In the last week of half-term, the Classics department organised a trip to Cambridge to see a student performance in Greek of Sophocles’ “Oedipus at Colonus”, the second of the Theban Plays. It focuses on Oedipus, blind and in his last days, led by Antigone to a sacred grove of the Furies at Colonus, where he is visited by various people, including Theseus, king of Athens. The play deals with the ideas of old age, guilt, redemption and death as Oedipus comes to terms with what he has done and prepares to die.

This production set the story in a modern setting of a hospital, and made interesting use of the chorus – having them stand in a semi-circle around Oedipus, as if in constant watch and judgement, which are other themes that run through the play.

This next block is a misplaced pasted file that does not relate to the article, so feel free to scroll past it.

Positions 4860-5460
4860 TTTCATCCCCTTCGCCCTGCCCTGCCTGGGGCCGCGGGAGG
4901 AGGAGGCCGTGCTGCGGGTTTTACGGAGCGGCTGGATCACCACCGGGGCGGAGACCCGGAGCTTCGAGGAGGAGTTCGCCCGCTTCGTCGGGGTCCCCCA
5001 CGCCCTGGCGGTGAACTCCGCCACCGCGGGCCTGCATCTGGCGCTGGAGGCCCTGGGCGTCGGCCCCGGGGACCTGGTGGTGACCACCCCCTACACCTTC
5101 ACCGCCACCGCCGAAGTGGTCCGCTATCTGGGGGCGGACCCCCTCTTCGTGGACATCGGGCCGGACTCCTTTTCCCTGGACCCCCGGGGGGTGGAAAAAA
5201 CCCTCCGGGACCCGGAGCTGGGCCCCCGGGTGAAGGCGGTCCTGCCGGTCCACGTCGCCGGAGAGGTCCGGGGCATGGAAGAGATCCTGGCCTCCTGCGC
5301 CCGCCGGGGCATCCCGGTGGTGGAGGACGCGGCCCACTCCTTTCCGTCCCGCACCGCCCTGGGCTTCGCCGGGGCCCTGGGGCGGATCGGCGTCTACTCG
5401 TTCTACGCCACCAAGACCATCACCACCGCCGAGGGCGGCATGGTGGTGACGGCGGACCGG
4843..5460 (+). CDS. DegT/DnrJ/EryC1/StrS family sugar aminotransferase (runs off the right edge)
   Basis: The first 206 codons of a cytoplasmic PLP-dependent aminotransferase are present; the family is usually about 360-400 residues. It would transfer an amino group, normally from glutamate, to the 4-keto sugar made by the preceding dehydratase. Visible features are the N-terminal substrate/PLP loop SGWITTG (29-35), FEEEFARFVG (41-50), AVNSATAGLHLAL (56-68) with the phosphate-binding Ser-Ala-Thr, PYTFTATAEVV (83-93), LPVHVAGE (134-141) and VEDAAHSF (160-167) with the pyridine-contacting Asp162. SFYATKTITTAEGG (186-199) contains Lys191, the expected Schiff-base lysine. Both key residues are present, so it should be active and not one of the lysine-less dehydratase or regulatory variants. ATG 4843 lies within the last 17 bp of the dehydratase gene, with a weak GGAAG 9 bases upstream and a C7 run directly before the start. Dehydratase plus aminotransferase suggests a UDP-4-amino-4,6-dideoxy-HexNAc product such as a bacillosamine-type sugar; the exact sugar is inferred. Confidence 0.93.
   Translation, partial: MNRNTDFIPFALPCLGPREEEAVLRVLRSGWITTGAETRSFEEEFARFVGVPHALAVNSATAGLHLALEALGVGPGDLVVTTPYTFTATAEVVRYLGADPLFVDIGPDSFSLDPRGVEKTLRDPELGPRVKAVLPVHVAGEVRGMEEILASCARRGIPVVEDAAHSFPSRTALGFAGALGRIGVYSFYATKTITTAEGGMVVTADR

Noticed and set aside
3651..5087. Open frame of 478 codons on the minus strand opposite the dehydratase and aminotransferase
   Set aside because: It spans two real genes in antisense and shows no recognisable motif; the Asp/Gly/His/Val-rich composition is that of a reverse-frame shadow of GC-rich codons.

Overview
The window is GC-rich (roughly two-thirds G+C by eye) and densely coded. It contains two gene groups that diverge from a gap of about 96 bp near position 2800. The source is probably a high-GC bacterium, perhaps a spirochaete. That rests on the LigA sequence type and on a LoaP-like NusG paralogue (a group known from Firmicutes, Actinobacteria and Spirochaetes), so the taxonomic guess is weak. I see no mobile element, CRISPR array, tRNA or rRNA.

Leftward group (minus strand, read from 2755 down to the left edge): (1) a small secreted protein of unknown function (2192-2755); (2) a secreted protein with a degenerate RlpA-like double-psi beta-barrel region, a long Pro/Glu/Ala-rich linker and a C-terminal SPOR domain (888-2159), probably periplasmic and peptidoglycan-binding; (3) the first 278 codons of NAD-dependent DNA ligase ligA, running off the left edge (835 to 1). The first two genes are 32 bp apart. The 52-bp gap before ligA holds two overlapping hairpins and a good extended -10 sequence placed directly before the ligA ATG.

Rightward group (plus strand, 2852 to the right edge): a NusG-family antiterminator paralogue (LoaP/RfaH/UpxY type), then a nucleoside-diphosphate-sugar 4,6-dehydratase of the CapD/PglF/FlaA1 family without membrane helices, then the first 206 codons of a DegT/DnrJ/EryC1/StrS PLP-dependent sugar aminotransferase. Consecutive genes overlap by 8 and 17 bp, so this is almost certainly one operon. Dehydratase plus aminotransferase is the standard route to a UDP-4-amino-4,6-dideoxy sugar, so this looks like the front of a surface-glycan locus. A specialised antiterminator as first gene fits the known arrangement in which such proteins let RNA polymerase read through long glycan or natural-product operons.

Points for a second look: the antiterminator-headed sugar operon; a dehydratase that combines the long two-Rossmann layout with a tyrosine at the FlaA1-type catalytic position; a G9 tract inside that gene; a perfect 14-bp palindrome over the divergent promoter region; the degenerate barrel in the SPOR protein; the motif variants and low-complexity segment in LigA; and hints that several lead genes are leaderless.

Before seeing the play, we attended a talk from Professor Simon Goldhill on what constitutes a ‘hero’; great heroes such as Perseus and Odysseus are great because they transcend the ordinary, whereas tragic heroes like Heracles and Oedipus transgress the ordinary. The Cambridge production portrayed the eventual transcendence of Oedipus in his dying moments with an equally moving and haunting chant from the chorus, surrounding Oedipus, as he is redeemed from an outcast in his life, to a hero in death with the power to a inflict curse upon Thebes.

Overall, the production succeeded in re-imagining Sophocles’ work and bringing it to life in a chilling and powerful story told in Ancient Greek.

Written by Camille, Y11

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